Natural gas prices fall in February

This article submitted by Linda Stelling on 2/7/01.

Area residents received good news last week when natural gas rate went down 32 percent, from a record high of $1.27 per therm in January to 86 cents per therm (100 cubic feet). The lower prices were a relief to residents after gas bills almost doubled in January following a cold December.

An average natural gas bill for an average Minnesota home in January was $235, said Jim Bernstein, Minnesota Department of Commerce Commissioner. That same bill should drop to about $150 this month, he said.

"The reduction in wholesale natural gas prices for February can be attributed to a warmer than average January that reduced demand nationally; forecasted average temperatures for February; and a slowly improving storage situation," said Wayne Fransdal, director of supply management for Reliant Energy Minnegasco.

According to Joe Klenken, regulatory specialist with Reliant Energy Minnegasco, natural gas prices went from 50 cents per 100 cubic feet in January 2000 to 66 cents by June and up to 87 cents in December. In January of 2001, the price jumped another 40 cents to $1.27 per 100 cubic feet.

An average household typically pays around $600 annually for natural gas. The cost is expected to be over $1,000 for 2001, Klenken said.

Because of the above normal temperatures in January, the natural gas reserves were not utilized as much as in December. The past two winters were more than 16 percent warmer than normal. This year got off to a colder start.

Reliant Energy Minnegasco customers have two options for paying their bills. Cash customers pay monthly what they consume. Budget customers have their payments estimated and spread out equally over a 12-month period.

Both cash customers and budget customers were hit with higher bills because of the increase in prices and consumption.

Budget payments are calculated for customers based on their past natural gas consumption, normal weather conditions, and projected natural gas prices.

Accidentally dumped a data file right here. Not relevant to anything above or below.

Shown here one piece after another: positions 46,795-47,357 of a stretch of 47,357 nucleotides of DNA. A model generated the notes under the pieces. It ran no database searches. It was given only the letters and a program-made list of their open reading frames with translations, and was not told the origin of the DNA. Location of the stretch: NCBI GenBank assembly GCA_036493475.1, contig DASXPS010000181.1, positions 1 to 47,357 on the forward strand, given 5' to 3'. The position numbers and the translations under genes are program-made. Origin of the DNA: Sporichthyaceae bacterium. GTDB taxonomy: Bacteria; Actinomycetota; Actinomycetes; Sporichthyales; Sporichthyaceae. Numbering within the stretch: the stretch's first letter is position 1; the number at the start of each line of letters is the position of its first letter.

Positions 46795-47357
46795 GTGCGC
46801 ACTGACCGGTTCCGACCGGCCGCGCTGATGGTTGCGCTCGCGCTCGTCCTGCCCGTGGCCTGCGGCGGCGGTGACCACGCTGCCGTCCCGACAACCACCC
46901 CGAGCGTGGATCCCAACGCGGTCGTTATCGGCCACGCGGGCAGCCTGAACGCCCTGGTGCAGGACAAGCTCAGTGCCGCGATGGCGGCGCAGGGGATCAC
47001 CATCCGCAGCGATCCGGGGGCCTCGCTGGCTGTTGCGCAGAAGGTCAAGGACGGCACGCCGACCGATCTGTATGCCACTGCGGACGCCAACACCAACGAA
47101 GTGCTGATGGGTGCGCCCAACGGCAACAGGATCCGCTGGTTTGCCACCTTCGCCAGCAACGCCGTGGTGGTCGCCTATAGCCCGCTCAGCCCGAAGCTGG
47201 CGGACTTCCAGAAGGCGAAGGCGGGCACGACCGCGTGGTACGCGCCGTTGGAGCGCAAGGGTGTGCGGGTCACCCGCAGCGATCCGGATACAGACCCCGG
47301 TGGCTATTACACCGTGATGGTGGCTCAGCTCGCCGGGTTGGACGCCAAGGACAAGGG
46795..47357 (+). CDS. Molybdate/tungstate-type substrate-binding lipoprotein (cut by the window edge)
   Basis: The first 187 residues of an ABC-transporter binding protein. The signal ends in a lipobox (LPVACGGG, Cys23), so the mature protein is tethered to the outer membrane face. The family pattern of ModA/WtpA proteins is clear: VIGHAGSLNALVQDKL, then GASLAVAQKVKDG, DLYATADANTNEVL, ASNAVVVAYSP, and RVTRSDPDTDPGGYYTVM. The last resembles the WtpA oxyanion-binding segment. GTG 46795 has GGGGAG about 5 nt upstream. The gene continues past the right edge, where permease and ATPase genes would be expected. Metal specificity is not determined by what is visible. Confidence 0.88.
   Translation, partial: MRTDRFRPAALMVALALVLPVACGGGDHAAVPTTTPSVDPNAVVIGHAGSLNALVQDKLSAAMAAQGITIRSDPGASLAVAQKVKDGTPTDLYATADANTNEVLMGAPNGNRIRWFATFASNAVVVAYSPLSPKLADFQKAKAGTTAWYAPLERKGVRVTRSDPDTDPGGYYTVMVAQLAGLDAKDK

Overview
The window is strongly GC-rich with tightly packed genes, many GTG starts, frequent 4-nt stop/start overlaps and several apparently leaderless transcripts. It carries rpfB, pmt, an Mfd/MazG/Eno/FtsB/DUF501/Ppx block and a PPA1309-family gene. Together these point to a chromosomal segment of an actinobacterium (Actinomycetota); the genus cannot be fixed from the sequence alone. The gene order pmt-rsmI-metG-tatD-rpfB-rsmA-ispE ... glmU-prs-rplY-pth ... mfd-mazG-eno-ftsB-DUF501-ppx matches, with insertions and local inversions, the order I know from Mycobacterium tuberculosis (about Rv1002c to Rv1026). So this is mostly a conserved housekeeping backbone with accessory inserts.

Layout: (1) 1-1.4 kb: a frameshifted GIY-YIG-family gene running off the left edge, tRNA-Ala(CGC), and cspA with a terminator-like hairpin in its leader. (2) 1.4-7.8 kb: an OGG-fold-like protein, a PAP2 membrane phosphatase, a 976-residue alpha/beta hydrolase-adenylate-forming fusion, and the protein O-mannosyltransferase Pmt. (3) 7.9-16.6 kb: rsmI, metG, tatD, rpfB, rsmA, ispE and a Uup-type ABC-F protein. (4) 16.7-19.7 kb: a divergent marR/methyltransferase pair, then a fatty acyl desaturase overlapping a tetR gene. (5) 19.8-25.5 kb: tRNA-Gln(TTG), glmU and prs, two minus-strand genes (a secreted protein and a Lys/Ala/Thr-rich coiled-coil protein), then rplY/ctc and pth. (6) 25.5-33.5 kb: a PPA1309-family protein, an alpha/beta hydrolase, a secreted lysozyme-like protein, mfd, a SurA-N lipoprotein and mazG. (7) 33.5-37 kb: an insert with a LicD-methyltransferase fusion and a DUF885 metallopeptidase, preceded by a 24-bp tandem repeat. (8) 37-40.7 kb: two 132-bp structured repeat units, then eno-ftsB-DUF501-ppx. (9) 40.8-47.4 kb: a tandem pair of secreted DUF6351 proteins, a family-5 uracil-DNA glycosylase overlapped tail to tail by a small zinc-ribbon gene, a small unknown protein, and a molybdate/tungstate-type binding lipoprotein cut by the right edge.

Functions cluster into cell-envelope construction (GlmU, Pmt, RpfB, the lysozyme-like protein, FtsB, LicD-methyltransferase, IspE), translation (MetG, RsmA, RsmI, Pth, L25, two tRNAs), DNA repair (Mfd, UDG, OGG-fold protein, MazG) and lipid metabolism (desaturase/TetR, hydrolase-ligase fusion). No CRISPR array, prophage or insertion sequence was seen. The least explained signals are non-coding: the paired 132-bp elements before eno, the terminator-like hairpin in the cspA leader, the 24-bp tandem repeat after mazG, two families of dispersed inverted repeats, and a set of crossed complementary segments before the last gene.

Bills for budget customers were refigured in January to take into consideration the higher price.

Eventually, the budget customers would have to pay more for the rising prices. Reliant Energy Minnegasco refigured their bills in January so customers wouldn't be hit by an oversized bill at the end of the year.

Propane prices
Propane prices are mirroring natural gas prices, but at a slower rate. The prices peaked in January and wholesalers are predicting there will be a slight drop in prices.

"As long as cold temperatures exist and there is a bullish market, the prices will remain high," said Paul Evans, Cenex manager.

Evans said thus far, the price hasdropped only a nickel, but he is anticipating a bigger drop in the future. "The weather is dictating the prices and we're not going to see a lot of changes," he added.

Prices went from 89 cents per gallon a year ago to $1.14 at the beginning of January. As of last week, cash propane prices were $1.28 for home fuel delivery. This week, cash prices are at $1.23 per gallon. The contracted price last October was 88 cents per gallon.

Evans has received the forecast for the October 2001 contracts and said they are looking more favorable. "By next October the contract prices should be below $1 a gallon," he said.

Homeowners who contracted and prepaid this year were rewarded, according to Evans. "It was a gamble and it paid off," he added.

According to Evans, propane was at a surplus level in February 1999 because of the mild winter. This resulted in crude oil prices dropping and companies discontinued making propane, a by-product of crude oil. Last summer because of the high price of gasoline, companies continued to make gasoline instead of switching to propane manufacturing. The result was a short supply going into this winter.

The propane supplies declined and prices skyrocketed because of the cold winter weather from Texas to Minnesota, creating a shortage.

Many businesses, including electric companies, have switched from higher priced fuel sources to propane to supply their plants, Evans added. This added to the demand, making the propane supply shorter yet.

Emergency funding
While Minnesotans struggled to pay their heating bills, the Minnesota House of Represen-tatives approved an early release of about $12.2 million in federal funds for emergency heating assistance for low-income residents.

Many Minnesotans were shocked by their last heating bill, and immediate assistance was needed, said Earl Wilson, Minnesota Department of Economic Security commissioner.

The federal funds had been frozen under a state law which provides the Legislature with a 20-day oversight window after the governor proposes federal fund expenditures by state agencies. The Legislature's actions released the funds to local community action programs which distributes the money.

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